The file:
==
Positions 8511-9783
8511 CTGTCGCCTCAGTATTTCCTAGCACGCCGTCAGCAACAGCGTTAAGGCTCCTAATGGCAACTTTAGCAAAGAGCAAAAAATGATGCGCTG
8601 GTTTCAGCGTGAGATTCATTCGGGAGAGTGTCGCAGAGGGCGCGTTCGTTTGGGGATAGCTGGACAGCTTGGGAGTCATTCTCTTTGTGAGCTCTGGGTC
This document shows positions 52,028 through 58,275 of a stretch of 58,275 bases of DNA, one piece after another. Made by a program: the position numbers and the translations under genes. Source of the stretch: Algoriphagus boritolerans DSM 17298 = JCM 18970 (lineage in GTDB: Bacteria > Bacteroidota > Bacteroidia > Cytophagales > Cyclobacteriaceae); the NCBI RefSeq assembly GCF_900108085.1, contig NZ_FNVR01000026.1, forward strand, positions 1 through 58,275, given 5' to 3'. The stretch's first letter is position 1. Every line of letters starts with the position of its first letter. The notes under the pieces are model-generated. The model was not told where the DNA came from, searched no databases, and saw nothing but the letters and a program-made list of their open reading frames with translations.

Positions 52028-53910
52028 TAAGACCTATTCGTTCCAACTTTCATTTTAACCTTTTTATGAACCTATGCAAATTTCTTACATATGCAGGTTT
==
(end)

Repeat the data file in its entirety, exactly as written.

Positions 8511-9783
8511 CTGTCGCCTCAGTATTTCCTAGCACGCCGTCAGCAACAGCGTTAAGGCTCCTAATGGCAACTTTAGCAAAGAGCAAAAAATGATGCGCTG
8601 GTTTCAGCGTGAGATTCATTCGGGAGAGTGTCGCAGAGGGCGCGTTCGTTTGGGGATAGCTGGACAGCTTGGGAGTCATTCTCTTTGTGAGCTCTGGGTC
This document shows positions 52,028 through 58,275 of a stretch of 58,275 bases of DNA, one piece after another. Made by a program: the position numbers and the translations under genes. Source of the stretch: Algoriphagus boritolerans DSM 17298 = JCM 18970 (lineage in GTDB: Bacteria > Bacteroidota > Bacteroidia > Cytophagales > Cyclobacteriaceae); the NCBI RefSeq assembly GCF_900108085.1, contig NZ_FNVR01000026.1, forward strand, positions 1 through 58,275, given 5' to 3'. The stretch's first letter is position 1. Every line of letters starts with the position of its first letter. The notes under the pieces are model-generated. The model was not told where the DNA came from, searched no databases, and saw nothing but the letters and a program-made list of their open reading frames with translations.

Positions 52028-53910
52028 TAAGACCTATTCGTTCCAACTTTCATTTTAACCTTTTTATGAACCTATGCAAATTTCTTACATATGCAGGTTT